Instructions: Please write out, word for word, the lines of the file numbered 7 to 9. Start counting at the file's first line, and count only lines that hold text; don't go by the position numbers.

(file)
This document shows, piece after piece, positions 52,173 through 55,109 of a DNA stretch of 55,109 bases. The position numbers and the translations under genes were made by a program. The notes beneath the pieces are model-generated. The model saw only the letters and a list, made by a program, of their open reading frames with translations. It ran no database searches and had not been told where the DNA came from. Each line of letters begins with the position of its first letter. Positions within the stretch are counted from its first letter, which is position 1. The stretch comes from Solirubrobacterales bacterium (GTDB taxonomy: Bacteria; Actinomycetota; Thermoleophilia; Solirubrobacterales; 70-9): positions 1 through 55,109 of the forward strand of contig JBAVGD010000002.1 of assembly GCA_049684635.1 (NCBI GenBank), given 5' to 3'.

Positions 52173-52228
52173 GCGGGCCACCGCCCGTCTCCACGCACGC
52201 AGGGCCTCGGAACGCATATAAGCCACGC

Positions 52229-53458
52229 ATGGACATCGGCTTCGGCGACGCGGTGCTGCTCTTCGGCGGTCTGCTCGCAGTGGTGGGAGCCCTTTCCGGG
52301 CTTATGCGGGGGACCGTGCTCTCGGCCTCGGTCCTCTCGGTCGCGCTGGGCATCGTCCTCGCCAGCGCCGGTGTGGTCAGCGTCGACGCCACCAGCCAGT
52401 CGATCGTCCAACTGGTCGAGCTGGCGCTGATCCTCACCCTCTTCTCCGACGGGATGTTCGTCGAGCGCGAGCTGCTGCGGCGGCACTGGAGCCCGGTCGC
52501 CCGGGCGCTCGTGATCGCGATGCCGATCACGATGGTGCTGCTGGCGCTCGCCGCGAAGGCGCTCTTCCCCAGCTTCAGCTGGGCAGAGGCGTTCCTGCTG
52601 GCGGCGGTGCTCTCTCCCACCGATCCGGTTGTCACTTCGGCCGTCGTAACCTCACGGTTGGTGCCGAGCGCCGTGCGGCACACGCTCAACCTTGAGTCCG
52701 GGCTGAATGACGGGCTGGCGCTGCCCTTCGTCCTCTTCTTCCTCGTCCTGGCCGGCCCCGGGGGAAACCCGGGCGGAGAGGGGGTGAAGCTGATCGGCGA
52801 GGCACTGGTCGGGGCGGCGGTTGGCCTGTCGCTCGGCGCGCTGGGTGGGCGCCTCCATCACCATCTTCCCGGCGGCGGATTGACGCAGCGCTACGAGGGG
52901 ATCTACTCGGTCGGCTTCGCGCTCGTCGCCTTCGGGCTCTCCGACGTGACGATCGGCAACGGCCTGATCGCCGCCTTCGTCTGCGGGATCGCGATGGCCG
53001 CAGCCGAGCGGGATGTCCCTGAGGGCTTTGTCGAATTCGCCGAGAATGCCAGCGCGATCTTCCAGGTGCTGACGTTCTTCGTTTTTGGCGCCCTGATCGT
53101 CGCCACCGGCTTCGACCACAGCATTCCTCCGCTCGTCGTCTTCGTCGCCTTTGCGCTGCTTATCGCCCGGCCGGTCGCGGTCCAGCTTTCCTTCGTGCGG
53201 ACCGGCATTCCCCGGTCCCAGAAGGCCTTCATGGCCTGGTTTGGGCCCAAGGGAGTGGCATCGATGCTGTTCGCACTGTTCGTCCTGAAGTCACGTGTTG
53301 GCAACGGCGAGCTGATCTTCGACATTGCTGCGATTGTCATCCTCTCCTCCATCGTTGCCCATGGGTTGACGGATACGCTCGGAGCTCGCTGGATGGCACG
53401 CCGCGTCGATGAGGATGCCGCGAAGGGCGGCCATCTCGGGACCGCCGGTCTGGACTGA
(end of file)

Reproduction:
52301 CTTATGCGGGGGACCGTGCTCTCGGCCTCGGTCCTCTCGGTCGCGCTGGGCATCGTCCTCGCCAGCGCCGGTGTGGTCAGCGTCGACGCCACCAGCCAGT
52401 CGATCGTCCAACTGGTCGAGCTGGCGCTGATCCTCACCCTCTTCTCCGACGGGATGTTCGTCGAGCGCGAGCTGCTGCGGCGGCACTGGAGCCCGGTCGC
52501 CCGGGCGCTCGTGATCGCGATGCCGATCACGATGGTGCTGCTGGCGCTCGCCGCGAAGGCGCTCTTCCCCAGCTTCAGCTGGGCAGAGGCGTTCCTGCTG